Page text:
In the following nine blog posts, we will attempt to articulate “nine elements of a leadership reproduction culture.” For more explanation, see our first post here. Feedback and questions are more than welcome!
On the road to fruitfulness in its mission, Epic is about… Servant Leadership
By Brian Virtue
Servant leadership is commonly referred to today as an ideal model of what spiritual leadership should embody. Unfortunately, definitions vary and understandings vary even more. At its core, servant leadership is about giving your power away for the sake of others. One’s position, title, or influence brings a power in community that one can use to preserve one’s own influence, or use to increase the dignity and influence of others.
Servant leadership rejects the idea that titles and positions are the ultimate source of authority. The pursuit of power reflects a philosophy in which the leader is the one to be served by others, which goes directly against the way of the cross. Servant leadership brings the question of what it means to steward power into full focus. When we have power to lead change and influence – how do we use it? What is the ethical impact of our leadership on those around us?
But there are two big ways in which servant leadership is misunderstood, and ultimately lived out. First, instead of servant leading being about giving away power, some interpret servant and spiritual leadership to be a giving away of self or identity. Whether due to low self-confidence, people-pleasing tendencies, a guilty conscience, or exposure to various teachings that cause people to second-guess their own needs and limits – many of us struggle with knowing how to serve, without losing ourselves in the process. Servant leadership, while often sacrificial, is not a limitless and boundary-less “spending” of self for the sake of meeting others’ expectations or pleasing others. Servant leadership involves not just a stewardship of power, but a stewardship of self and identity.
The other significant way in which servant leadership is misconstrued is when leaders believe that they are truly serving God and others because of their sacrificial dedication to the mission or cause, yet people aren’t being truly valued, served, or empowered in the process. Sometimes we believe that if we are working really hard, and even enduring through great stress and responsibility, then it automatically follows we are serving others. But that can be a powerful lie! In our goal-oriented and often pragmatic culture, we often serve our own strategies and can develop a blind eye to the realities of the people that those strategies affect. We can often choose strategy over story. Yes, servant leadership is strategically focused on mission, but it doesn’t overlook or minimize the stories and values of people in the process.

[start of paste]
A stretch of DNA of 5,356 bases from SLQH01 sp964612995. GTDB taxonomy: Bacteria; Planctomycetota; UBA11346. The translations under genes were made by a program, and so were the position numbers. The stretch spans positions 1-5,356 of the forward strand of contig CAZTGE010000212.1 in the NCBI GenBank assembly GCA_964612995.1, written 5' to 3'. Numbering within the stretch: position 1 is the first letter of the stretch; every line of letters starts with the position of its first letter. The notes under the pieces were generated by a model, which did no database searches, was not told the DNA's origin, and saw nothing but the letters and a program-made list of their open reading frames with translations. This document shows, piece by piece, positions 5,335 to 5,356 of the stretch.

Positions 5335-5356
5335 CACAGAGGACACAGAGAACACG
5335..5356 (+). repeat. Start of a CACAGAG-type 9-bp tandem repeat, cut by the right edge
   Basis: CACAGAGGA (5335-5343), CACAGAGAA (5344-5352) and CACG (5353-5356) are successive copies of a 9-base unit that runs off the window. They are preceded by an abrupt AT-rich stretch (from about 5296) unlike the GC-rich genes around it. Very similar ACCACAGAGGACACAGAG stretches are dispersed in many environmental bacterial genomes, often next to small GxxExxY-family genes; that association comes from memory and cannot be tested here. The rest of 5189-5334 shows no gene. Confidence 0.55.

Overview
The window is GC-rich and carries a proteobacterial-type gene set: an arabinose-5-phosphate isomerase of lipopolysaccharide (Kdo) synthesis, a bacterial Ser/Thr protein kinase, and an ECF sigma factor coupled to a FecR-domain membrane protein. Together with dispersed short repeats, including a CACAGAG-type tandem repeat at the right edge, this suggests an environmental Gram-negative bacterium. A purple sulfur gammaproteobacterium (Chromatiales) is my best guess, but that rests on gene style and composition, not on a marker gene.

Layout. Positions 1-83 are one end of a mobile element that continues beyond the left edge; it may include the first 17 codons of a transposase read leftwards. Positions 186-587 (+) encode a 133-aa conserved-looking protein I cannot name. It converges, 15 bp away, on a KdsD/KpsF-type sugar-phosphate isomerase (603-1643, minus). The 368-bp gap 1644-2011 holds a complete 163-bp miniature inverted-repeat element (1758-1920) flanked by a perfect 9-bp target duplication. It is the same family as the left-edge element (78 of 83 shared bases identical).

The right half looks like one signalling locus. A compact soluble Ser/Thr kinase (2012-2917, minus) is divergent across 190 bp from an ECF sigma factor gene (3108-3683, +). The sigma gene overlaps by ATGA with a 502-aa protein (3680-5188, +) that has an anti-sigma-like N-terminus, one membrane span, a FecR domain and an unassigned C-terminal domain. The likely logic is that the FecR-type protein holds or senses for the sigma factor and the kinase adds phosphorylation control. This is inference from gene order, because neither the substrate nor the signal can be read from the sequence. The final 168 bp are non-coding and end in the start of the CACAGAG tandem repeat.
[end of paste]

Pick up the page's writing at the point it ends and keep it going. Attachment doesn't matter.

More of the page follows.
When the identities and stories of those we serve are honored and drawn out, rather than being lost to tasks and strategy, we’re making room for more leaders and investing in communities with greater integrity and trust. That is what servant leadership is about – stewarding power for the sake of helping other leaders emerge… into the fullness of their identities, and in the context of their stories.
- The first misconception of “servant leadership” was described as giving away oneself, through self-sacrifice or people-pleasing. How have you seen this in yourself or in others’ leadership?
- The second misconception of “servant leadership” was described as working hard on our own strategies, without considering the stories and empowerment of those we serve. How have you seen this in yourself or in others’ leadership?
- What might it look like for you to give away power for the sake of others, without losing yourself?